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Why Most Criminal Cases Settle Before Trial

Posted by Arthur R. Frost | Dec 21, 2018 | 0 Comments

Criminal cases rarely go to trial. On average, between 95 and 98% of criminal cases resolve before trial. Resolution can include

  • a dismissal of charges,
  • diversion,
  • a reduction of charges, or
  • a plea in exchange for an agreed upon sentence.

When Criminal Charges are Dismissed

Dismissal of the criminal charges does not happen often, but it does happen. Part of a criminal defense attorney's job is reviewing the evidence to ensure the government has complied with the law. For example, police are not permitted to pull someone over for no reason. If they stop a car without a reasonable suspicion of criminal activity, the evidence subsequently discovered will be suppressed by the court. This often results in the dismissal of cases. There are other constitutional challenges that may also be raised.


In New York, some defendants have the opportunity to participate in a diversion program. This program “diverts” people out of the traditional criminal justice path. While they enter a plea of guilty, the court does not immediately sentence the person. Instead, the court orders the diversion participant complete certain tasks, such as attending a class or performing community service. Upon completion of the program, the charges can be reduced or dismissed.

When Charges are Reduced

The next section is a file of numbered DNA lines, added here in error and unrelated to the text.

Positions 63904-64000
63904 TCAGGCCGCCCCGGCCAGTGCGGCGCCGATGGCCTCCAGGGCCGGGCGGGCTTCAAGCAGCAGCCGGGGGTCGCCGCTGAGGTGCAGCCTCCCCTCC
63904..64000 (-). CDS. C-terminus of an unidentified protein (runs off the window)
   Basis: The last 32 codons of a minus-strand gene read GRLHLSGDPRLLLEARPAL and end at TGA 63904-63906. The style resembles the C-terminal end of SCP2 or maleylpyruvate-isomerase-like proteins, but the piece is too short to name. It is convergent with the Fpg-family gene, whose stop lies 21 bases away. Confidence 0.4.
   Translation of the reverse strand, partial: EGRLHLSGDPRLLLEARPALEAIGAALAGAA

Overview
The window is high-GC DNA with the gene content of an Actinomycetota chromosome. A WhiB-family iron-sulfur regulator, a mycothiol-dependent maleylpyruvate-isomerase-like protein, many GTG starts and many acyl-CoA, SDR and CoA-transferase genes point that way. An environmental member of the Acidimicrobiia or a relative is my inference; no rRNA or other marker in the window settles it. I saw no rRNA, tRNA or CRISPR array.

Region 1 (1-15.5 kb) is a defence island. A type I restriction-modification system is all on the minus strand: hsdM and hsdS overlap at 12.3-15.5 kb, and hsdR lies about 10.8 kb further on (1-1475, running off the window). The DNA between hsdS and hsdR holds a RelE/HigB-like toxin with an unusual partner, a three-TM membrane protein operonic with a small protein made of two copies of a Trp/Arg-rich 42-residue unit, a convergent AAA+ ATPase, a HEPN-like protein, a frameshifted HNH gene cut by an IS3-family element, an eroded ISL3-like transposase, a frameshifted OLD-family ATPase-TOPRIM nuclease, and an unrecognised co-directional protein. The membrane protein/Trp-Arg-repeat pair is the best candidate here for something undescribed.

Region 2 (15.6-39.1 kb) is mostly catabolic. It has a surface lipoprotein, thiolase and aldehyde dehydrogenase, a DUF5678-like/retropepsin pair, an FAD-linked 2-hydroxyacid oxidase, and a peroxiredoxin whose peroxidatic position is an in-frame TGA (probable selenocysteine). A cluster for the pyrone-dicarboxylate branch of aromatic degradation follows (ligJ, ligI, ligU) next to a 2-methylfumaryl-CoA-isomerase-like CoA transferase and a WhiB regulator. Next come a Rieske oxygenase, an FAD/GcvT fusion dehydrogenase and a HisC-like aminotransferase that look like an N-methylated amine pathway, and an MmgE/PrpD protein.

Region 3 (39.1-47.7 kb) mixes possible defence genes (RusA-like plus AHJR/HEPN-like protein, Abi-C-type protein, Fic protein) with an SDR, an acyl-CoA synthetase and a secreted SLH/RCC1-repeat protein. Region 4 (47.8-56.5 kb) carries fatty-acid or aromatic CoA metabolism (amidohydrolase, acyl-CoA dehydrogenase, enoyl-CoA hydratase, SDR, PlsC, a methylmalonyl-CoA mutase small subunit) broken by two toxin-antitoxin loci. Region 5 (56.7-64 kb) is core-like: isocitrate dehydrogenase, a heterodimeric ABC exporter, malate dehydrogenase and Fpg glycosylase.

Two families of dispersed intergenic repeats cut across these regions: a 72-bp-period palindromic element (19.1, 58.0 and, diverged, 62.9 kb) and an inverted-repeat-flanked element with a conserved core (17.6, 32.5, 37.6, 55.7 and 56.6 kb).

Sometimes, a constitutional challenge will result in the suppression of some but not all of the evidence. With a weaker case, the prosecution may be more inclined to reduce the charges in an attempt to resolve the matter prior to trial. Additionally, sometimes the defense attorney can negotiate a reduced charge, based on information they glean from their client. Sometimes, a criminal defense attorney will advise their client to take proactive steps, such as entering treatment, or taking an educational class, which can impact plea negotiations favorably.

When a Plea Agreement is Reached

Plea agreements sometimes result in reduced charges. However, other times, a plea agreement results in an agreement on sentence. This limits the amount of jail time, for example, a prosecutor may ask for. With an agreed-upon sentence, both the prosecution and the defense know what the potential consequences to a plea will be. With a trial, the court decides the punishment, which may be greater than the consequence negotiated and agreed to by the parties.

Are You Facing Criminal Charges?

When someone is facing criminal charges, it can be a very scary time. Having an attorney well versed in criminal defense is critical to providing peace of mind.

Trials have risks to both sides. Oftentimes, both the government and the defendant feel their interests and needs are best met by coming to a resolution short of risking it all in trial. If you are in need of a criminal defense attorney, contact the law firm of Frost & Kavanaugh. Arthur Frost has the criminal defense experience you need. Call today for a consultation at 518-283-3000.

About the Author

Arthur R. Frost

Art graduated from Thomas More College in Merrimack, NH in 1991 with a B.A. in Philosophy, and graduated from Gonzaga University School of Law in Spokane, WA in 1995. He was admitted to practice in all New York State Courts and the United States District Court for the Northern District of New York in 1996. He w...


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